Jeff Moeller, Special to USA TODAY Sports
TRENTON, N.J. - Alex Rodriguez is ready to play and ready to put up a fight. He certainly doesn't see the next games possibly being his last with the threat of a lifetime ban or a lengthy suspension from major league baseball over his head.
The much-maligned, 14-time All-Star who has 647 career home runs, hit a two-run homer for the Class AA Trenton Thunder over five innings of play in a 6-2 victory over the Reading Fightin Phils during the first of two rehabilitation games Friday night.
Rodriguez, who spent the week at the New York Yankees' minor league complex and previously played in a 13-game, 20-day rehabilitation assignment, admittedly feels ready to step on the field Monday in Chicago barring a suspension.
"I feel like I am ready to go right now," said Rodriguez.
However, Rodriguez believes there are forces conspiring against him from ever stepping on the field again.
USA TODAY Sports reported earlier Friday that it is still not apparent that Rodriguez and his team of attorneys will soften their stance of no negotiations with Major League Baseball over potential penalties stemming from the Biogenesis case.
"There are a lot of layers to it," Rodriguez said. "My job is to be able to take the field. As far as the legal stuff, I can't answer that. There are a lot of fans and teammates wondering and asking what is going on.
"There is more than one party that benefits from me not stepping on the field. It is not my teammates, it is not the Yankees. People have been trying to get creative trying to cancel my contract."
When asked who the party was, Rodriguez said, "What do you think?"
A-Rod also responded with the same answer when asked if he was being singled out by Major League Baseball.
MLB has given the Yankees star a choice, according to a baseball official familiar with their intentions: accept a suspension through the 2014 season or face a lifetime ban. The official was unauthorized to speak publicly about the situation since the talks are private.
Other players involved are expected to draw suspensions of 50 games.
For Rodriguez, a 2014 ban would result in a 217-game penalty - if implemented Friday - and a loss of $34.5 million in salary. Rodriguez would still be due $61 million from 2015-2017, as well as a possible $30 million in bonuses - if he averts a lifetime suspension.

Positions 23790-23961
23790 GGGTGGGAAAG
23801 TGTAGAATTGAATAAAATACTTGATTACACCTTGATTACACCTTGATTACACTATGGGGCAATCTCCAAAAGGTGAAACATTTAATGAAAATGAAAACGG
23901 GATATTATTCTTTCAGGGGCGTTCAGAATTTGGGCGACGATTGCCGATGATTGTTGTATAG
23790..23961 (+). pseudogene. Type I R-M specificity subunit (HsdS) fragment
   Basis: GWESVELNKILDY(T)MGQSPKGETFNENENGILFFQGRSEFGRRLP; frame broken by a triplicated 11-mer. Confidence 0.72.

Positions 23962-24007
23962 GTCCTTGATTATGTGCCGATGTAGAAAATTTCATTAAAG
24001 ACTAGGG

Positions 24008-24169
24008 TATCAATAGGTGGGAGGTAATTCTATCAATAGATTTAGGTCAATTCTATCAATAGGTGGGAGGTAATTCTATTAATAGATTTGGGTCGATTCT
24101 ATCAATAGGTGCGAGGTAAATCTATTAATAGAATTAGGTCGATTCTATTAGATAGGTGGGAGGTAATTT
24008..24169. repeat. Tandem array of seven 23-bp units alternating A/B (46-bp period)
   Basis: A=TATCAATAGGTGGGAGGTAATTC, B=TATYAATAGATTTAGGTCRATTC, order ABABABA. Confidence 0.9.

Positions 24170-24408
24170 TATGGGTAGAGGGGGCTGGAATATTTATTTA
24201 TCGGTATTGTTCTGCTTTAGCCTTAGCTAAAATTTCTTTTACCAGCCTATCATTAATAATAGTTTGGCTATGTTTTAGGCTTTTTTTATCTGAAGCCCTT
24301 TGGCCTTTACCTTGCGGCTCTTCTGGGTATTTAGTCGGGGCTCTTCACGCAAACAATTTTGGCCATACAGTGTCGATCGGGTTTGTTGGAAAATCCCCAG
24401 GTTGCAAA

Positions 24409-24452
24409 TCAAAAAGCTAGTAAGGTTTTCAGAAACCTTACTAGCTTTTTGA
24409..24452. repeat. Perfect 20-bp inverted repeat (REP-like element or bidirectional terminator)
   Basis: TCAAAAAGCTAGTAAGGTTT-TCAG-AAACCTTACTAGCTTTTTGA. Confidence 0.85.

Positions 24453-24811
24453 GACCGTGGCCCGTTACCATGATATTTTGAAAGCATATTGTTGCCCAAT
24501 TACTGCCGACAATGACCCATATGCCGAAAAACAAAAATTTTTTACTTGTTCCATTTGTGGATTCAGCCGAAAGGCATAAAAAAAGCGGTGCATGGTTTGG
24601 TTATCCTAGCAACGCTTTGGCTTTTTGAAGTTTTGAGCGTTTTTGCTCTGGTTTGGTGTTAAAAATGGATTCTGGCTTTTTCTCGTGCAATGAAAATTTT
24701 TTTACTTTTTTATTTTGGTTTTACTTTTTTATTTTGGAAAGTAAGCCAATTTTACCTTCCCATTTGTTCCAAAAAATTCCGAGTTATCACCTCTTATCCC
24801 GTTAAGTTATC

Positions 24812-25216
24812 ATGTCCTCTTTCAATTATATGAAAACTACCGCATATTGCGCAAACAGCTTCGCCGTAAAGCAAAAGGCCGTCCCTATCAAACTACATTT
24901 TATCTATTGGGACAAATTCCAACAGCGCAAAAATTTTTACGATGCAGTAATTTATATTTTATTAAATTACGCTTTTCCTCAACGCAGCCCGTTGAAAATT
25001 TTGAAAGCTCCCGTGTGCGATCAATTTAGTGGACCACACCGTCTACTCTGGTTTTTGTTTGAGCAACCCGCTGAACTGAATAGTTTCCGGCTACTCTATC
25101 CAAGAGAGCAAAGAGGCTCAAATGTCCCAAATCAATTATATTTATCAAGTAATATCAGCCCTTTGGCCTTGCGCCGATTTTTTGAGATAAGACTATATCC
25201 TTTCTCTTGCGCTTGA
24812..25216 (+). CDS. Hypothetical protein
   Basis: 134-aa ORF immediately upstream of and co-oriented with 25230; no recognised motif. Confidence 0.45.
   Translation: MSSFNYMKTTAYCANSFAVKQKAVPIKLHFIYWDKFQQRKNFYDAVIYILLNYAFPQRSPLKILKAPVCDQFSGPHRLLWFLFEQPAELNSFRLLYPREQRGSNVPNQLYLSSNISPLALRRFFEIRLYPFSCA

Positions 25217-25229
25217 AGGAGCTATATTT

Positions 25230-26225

Rodriguez said he spoke to Yankees general manager Brian Cashman earlier in the day and Cashman stated that he will play with Trenton Saturday night and then have a short workout before Sunday's game. He plans to rejoin the team in Chicago Monday.
"Absolutely," said Rodriguez in response to a question about rejoining the team Monday. "That is the tentative plan if everything goes well. I'm excited because I think I can help the team. My body is beginning to react the right way.
"I think I'll be better in six months. I think I'll be better in 12 months. But I do like the way the ball is jumping off my bat. I also like the way I am throwing the ball. That's the perfect example of me hitting and throwing a ball in July, August and September.
"I love the Yankees. I love the clubhouse and my brothers. I'm excited to go back there and help them win another championship."
When asked if he is mentally ready to sit out if the suspensions happen, Rodriguez responded positively.
"I'm ready to plan for the next five years. In my first 10 days in Tampa, I was a little slow. But as time went on, I became more comfortable. I feel like I can play for a long time and be very productive.
"I haven't really thought about it that much (suspensions). I'm just excited about how I feel and how I can play."
Rodriguez admitted he hadn't heard a recent report from MLB alleging the suspended players have until 6 p.m. Sunday to accept suspension deals.
"I hadn't heard that," he said. "I'm doing what I can on the field to get better. I love the game and it has been very good to me. I plan to be in Chicago on Monday unless I get struck by lightning.
"I can't comment on that right now on an ongoing investigation."
Rodriguez blasted a 2-0 pitch from top Philadelphia Phillies prospect Jesse Biddle in the bottom of third and drove the ball approximately 350 feet and well over the 30-foot-plus left field wall.
A-Rod earlier hit two homers in a 13-game, 20-day rehab assignment with both Trenton and Class AAA Scranton/Wilkes-Barre. Overall, he hit .200 (8-for-40).
After he hit his homer, A-Rod pointed toward his girlfriend, Torrie Wilson, who was sitting behind home plate and wore a Yankees cap.
In his first at-bat in the bottom of the first, Rodriguez didn't swing the bat and drew a walk.
Rodriguez looked smooth in the field at third base as he snapped a sharp grounder in the second, had the ball pop up in his glove, but he recovered, spun around, and threw out Reading John Suomi.
In the fourth, Rodriguez knocked down a grounder, picked it up and moved fluidly to throw out Reading's Albert Cartwright.
In his final at-bat in the bottom of the fifth, Rodriguez was greeted with series of cheers and worked out a 2-1 count before he had a swinging second strike. On the next pitch, A-Rod took a called third strike. As he prepared to enter the dugout, he gave his bat to a fan.
"A night like tonight illustrates to me that I can still play and be productive," he said. "I would love to play another five more years. I have been playing this game since I was three. I tis the only thing I know what to do. It is my livelihood.
"This is not time for me to hang it up."